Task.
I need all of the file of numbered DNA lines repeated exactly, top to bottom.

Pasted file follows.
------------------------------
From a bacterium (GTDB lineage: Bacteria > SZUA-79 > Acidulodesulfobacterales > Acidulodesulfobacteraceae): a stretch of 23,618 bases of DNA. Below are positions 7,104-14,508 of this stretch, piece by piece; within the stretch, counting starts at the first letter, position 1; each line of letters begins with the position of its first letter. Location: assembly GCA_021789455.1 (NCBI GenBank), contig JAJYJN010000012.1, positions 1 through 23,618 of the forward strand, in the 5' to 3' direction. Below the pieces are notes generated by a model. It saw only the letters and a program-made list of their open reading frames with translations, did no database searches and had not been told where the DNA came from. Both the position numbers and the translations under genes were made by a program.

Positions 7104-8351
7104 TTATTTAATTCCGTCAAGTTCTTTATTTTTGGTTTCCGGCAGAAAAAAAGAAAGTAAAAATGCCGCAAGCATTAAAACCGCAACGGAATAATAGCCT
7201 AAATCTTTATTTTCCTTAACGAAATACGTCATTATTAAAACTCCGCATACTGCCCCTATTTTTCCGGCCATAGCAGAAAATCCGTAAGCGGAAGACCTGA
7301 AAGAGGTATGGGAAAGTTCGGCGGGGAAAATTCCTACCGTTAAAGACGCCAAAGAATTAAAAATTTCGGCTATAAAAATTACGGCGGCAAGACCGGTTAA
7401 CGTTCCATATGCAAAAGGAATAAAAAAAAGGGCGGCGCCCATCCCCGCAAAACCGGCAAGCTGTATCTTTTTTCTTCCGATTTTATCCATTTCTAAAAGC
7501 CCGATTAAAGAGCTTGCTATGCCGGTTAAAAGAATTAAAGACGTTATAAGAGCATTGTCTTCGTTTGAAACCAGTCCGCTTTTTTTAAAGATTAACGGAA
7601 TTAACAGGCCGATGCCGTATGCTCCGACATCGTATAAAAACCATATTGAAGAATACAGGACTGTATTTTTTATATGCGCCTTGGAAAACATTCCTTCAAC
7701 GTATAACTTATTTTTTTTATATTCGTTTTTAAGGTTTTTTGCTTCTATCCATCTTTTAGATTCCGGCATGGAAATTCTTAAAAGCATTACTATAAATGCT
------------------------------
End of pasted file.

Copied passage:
From a bacterium (GTDB lineage: Bacteria > SZUA-79 > Acidulodesulfobacterales > Acidulodesulfobacteraceae): a stretch of 23,618 bases of DNA. Below are positions 7,104-14,508 of this stretch, piece by piece; within the stretch, counting starts at the first letter, position 1; each line of letters begins with the position of its first letter. Location: assembly GCA_021789455.1 (NCBI GenBank), contig JAJYJN010000012.1, positions 1 through 23,618 of the forward strand, in the 5' to 3' direction. Below the pieces are notes generated by a model. It saw only the letters and a program-made list of their open reading frames with translations, did no database searches and had not been told where the DNA came from. Both the position numbers and the translations under genes were made by a program.

Positions 7104-8351
7104 TTATTTAATTCCGTCAAGTTCTTTATTTTTGGTTTCCGGCAGAAAAAAAGAAAGTAAAAATGCCGCAAGCATTAAAACCGCAACGGAATAATAGCCT
7201 AAATCTTTATTTTCCTTAACGAAATACGTCATTATTAAAACTCCGCATACTGCCCCTATTTTTCCGGCCATAGCAGAAAATCCGTAAGCGGAAGACCTGA
7301 AAGAGGTATGGGAAAGTTCGGCGGGGAAAATTCCTACCGTTAAAGACGCCAAAGAATTAAAAATTTCGGCTATAAAAATTACGGCGGCAAGACCGGTTAA
7401 CGTTCCATATGCAAAAGGAATAAAAAAAAGGGCGGCGCCCATCCCCGCAAAACCGGCAAGCTGTATCTTTTTTCTTCCGATTTTATCCATTTCTAAAAGC
7501 CCGATTAAAGAGCTTGCTATGCCGGTTAAAAGAATTAAAGACGTTATAAGAGCATTGTCTTCGTTTGAAACCAGTCCGCTTTTTTTAAAGATTAACGGAA
7601 TTAACAGGCCGATGCCGTATGCTCCGACATCGTATAAAAACCATATTGAAGAATACAGGACTGTATTTTTTATATGCGCCTTGGAAAACATTCCTTCAAC
7701 GTATAACTTATTTTTTTTATATTCGTTTTTAAGGTTTTTTGCTTCTATCCATCTTTTAGATTCCGGCATGGAAATTCTTAAAAGCATTACTATAAATGCT